In my previous two blogs on cataloguing foreign language material I discussed the most challenging item and my favourite item that I’ve catalogued so far. For my third blog on foreign language cataloguing, I wanted to share the most unusual item that I’ve catalogued during my quest to translate and shed light on Lloyd’s Register’s vast collection of German language material.
At first glance, the item LRF-PUN-W107-0147-O (that’s its unique reference code) could easily be mistaken for a travel poster from the early 1900s, selling the idea of travelling in style by boat. During this period, ocean travel was à la mode for upper and middle class holiday makers (read more about 20th century travel here) and, at a time when photography was in its infancy, these luxurious cruises were advertised using striking printed posters such as these:
Colour lithograph poster of Empress Britain by J.R. Tooby, 1931. © Victoria and Albert Museum
Cunard Line – to all parts of the world, poster by Ulrich Gutersohn, circa 1920. © Victoria and Albert Museum
However, if you understand German you might be confused to see that, far from advertising a passenger liner, this pamphlet is in fact advertising ship building supplies- more specifically hydraulically pressed ship doors. The information overleaf goes into more depth about said doors, providing technical information accompanied by a handy table comparing their water-tight and splash-proof doors.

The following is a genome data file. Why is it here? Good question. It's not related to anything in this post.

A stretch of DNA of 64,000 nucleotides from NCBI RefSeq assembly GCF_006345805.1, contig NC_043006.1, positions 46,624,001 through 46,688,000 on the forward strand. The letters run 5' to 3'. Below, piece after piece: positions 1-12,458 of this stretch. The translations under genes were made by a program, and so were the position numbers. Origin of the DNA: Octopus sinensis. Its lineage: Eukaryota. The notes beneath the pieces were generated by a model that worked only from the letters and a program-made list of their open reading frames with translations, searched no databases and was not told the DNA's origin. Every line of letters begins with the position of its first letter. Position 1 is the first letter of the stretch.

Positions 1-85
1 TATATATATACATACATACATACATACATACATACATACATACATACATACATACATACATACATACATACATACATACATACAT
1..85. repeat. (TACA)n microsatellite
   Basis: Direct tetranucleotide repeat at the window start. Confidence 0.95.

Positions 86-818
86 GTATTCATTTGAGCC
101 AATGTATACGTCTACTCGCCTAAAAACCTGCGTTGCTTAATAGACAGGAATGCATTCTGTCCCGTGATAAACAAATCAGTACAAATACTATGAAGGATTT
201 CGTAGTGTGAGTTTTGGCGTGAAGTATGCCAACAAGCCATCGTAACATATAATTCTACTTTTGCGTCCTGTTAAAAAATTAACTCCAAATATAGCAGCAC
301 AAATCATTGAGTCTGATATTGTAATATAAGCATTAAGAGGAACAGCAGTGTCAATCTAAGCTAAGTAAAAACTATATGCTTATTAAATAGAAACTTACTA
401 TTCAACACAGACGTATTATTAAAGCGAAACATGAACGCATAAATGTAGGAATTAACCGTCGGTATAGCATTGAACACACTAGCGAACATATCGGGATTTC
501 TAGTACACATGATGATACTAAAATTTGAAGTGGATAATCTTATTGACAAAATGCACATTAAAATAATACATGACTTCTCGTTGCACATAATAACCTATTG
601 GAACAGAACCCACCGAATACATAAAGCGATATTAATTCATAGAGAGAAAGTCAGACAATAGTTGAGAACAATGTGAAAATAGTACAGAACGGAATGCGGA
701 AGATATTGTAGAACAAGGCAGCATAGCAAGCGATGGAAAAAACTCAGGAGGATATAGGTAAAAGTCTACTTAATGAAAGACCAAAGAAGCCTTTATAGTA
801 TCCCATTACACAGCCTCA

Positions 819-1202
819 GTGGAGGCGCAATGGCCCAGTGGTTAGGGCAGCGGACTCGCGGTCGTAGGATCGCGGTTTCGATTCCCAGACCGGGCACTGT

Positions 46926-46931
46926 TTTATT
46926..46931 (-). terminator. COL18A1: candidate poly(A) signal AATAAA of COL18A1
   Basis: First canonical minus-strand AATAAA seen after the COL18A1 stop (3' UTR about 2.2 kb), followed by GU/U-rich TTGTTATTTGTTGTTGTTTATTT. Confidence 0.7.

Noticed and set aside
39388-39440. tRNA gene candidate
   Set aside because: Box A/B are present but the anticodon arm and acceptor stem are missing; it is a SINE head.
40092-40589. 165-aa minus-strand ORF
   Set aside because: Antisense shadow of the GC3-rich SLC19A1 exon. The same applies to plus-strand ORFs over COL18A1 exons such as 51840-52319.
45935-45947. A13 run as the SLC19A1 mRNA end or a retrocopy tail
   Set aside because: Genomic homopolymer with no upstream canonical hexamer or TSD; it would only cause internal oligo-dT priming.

The vessel depicted on the poster is believed to be N T Nielsen Alonso (previously named Custodian) since this pamphlet was found filed with documents relating to this vessel. N T Nielsen Alsonso was a steamer built in 1900 by Charles Connell & Company in Glasgow, operating as a cargo vessel for a variety of owners until she was sunk in 1943 during WWII. However, despite being stored with documents relating to N T Nielsen Alonso, there is no guarantee that she is the vessel featured on the poster or that she was even fitted with these specially engineered, pressed doors. As we discovered with the case of the mysterious cycling shoe pamphlet, it isn’t uncommon to find unrelated objects tucked into a pile of documents relating to a vessel. Although this undated, potentially unrelated document, could be seen as a bit of a nuisance to an archivist, I personally enjoy the sense of mystery and the potential for a story yet to be uncovered provided by these oddities. Personally, I like to think that this pamphlet relates to N T Nielsen Alsonso because the company who owned her was interested in installing the “Tabi” doors, which we can see has been circled in red:
Overall, despite the lack of glamour surrounding hydraulically pressed ship doors compared to a getaway cruise, I enjoyed the fact that Berlin-based DMW Schwarze (a door supply company which still exists to this day, now based in Bielefeld) decided to employ the same tactics that travel companies were using in the early 20th century to catch their potential customers’ attention- although prospective holidaymakers who caught sight of this pamphlet may have been disappointed to discover what it was advertising!